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To optimize performance and scalability ArcSDE 9 holds open numerous Oracle cursors. When a database cursor is not held open and is closed on each execution, the act of opening and closing the cursor consumes a significant amount of system resources and prevents a highly scalable architecture.
While ArcSDE 9 improves performance by holding various shareable cursors, some cursors that are held open, may not be ideal candidates to be held open if the cursors are not shareable among all users on the system. For example, ArcSDE logfile queries are held open because of the possibility of the cursor being executed over and over, but are not shareable because the queries are unique per user.
It is optimal to hold the cursor open, but holding the cursor open consumes valuable memory in Oracle's shared pool and each user's dedicated process. The memory consumption is minor, but if an organization has hundreds or thousands of users holding each of their individual cursors, the total cumulative memory will be significant. Instructions provided describe how to disable ArcSDE from holding Oracle logfile queries.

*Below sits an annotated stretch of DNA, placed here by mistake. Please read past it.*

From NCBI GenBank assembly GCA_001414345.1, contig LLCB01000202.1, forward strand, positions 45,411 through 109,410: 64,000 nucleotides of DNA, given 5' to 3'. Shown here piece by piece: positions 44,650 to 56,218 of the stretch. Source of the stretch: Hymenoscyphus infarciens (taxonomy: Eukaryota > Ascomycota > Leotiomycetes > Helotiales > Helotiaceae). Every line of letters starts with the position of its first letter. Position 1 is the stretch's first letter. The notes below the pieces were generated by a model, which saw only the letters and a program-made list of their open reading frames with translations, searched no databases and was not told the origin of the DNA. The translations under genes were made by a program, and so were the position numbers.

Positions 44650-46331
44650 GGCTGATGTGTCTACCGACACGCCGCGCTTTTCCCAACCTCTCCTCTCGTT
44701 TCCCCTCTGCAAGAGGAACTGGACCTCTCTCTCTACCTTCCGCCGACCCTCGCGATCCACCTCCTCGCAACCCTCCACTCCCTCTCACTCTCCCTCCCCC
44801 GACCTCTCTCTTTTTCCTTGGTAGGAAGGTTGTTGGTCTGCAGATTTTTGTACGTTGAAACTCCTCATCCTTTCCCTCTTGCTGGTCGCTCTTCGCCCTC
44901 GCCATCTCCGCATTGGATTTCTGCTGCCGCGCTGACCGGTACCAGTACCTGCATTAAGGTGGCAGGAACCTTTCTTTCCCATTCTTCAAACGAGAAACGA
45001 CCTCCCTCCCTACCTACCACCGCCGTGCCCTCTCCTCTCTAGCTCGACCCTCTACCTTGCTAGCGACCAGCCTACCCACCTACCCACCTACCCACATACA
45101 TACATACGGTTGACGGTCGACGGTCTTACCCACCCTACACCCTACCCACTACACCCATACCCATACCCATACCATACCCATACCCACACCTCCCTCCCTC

The following is an example of just some of the ArcSDE logfile cursors which are held open over the life span of a connection:
SELECT logfile_name, logfile_id, logfile_data_id, registration_id, flags, session_tag, logfile_data_db, logfile_data_owner, logfile_data_table
WHERE logfile_name = :log_name
INSERT INTO <username>.sde_logfile_data (logfile_data_id,sde_row_id) VALUES (:data_id, :row_id)
DELETE FROM <username>.sde_logfiles
WHERE logfile_name = :b1
DELETE FROM <username>.sde_logfile_data
WHERE logfile_data_id = :b1
Because the <username> is unique for each user, the cursor is not shareable, and it may become advantageous not to hold the cursors open when the Oracle database administrator (DBA) cannot size the shared_pool accordingly.
The DBA can investigate the total amount of memory being consumed by a cursor by viewing the sharable_mem column in the V$SQLAREA view.